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girls-unawares – NSFW

Girls-Unawares is a 3d artist based in Hamburg, Germany who creates media-morphed, sexually-reduced, ad-aesthetical and fetishized models that deconstruct fashion photography. See the more explicit images after the jump.

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A Sculpture That Tracks The Moods Of A City Through Social Media Posts

Syver Lauritzsen and Eirik Murvoll - Video Still

Syver Lauritzsen and Eirik Haugen Murvoll set up a paint sculpture that tracks the moods of people in Oslo (where they go to school) through their posts to social media. Each time someone tweets that they are happy, sad, angry, or what have you, a program that Lauritzsen Murvoll created assigns a colour to it. As demonstrated in the video, happy is a pink colour, angriness is black, and a number of other colours are left undefined. Though the project is small in scale, it serves an interesting purpose and leaves a lot of opportunity for further exploration. One imagines what it would look like if there were multiple posts representing different cities. It’s a great way to visualize the information.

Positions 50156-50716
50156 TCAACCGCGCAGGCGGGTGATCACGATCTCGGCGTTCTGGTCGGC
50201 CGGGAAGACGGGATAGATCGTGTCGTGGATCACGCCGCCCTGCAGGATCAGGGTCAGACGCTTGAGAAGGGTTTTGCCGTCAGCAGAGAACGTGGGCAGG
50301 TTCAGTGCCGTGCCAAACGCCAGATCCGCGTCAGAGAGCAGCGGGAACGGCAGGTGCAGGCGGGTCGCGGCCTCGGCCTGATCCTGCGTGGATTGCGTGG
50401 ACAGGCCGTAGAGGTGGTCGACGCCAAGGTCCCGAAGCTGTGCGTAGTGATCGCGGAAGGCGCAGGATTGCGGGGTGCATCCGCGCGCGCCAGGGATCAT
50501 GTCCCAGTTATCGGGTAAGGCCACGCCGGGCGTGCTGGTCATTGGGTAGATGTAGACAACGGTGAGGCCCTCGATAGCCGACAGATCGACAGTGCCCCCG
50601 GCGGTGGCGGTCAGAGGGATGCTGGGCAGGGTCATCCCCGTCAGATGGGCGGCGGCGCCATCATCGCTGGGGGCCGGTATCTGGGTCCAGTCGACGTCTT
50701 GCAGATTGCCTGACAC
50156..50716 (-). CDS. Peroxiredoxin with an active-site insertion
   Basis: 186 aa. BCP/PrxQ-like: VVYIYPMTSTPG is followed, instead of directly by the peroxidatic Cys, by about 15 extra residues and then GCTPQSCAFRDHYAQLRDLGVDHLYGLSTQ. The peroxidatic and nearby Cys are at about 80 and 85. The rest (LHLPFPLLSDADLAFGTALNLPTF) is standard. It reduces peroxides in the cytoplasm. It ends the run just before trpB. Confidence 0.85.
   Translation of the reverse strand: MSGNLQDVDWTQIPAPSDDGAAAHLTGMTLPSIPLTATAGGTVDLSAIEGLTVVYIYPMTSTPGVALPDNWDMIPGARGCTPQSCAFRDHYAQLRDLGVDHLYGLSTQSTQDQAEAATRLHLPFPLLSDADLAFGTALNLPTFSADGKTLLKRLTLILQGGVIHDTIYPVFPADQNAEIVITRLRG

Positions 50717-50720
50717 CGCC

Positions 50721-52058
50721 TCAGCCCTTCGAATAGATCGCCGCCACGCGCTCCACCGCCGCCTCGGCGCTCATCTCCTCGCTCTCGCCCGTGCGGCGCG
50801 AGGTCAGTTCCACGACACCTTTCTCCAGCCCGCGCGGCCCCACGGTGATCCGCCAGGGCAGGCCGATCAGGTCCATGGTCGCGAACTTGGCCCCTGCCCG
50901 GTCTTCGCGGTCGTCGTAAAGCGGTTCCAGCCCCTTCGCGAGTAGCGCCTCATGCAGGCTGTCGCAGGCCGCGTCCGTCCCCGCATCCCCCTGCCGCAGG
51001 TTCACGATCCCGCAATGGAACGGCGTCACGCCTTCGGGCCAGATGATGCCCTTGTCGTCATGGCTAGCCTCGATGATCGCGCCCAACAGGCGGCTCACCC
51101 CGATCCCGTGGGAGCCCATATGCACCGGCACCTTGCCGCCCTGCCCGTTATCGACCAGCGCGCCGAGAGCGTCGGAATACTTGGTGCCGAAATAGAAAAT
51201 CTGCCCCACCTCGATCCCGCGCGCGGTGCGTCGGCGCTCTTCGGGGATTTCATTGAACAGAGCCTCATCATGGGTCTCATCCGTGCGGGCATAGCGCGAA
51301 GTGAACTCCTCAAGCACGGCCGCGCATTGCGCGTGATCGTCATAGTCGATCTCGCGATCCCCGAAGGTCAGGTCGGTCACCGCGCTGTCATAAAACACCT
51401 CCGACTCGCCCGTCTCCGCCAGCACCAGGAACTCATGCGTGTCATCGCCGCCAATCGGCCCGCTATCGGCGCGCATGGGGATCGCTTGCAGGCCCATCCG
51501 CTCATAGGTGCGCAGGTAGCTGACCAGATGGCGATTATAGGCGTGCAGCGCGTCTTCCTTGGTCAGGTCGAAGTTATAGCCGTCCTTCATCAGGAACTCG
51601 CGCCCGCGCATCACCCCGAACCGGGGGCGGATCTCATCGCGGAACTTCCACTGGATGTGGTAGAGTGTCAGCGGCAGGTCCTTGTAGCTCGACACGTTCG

Artist Holton Rower, who uses the paint pouring technique to create three-dimensional paintings, inspired the format for Lauritzsen and Murvoll’s project. The men had to go through a few different modes of representation for aesthetic value. They tried having each individual mood tweet release a colour, but also averaged a mood over a period of tweets. According to the artists, latter was more aesthetically appealing because the information was more simple, but the former was evidently a more accurate depiction of how the city was feeling. (Via I Heart My Art and Wired)

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D*Face-ing the Oscar statue on Runyon Canyon

D*Face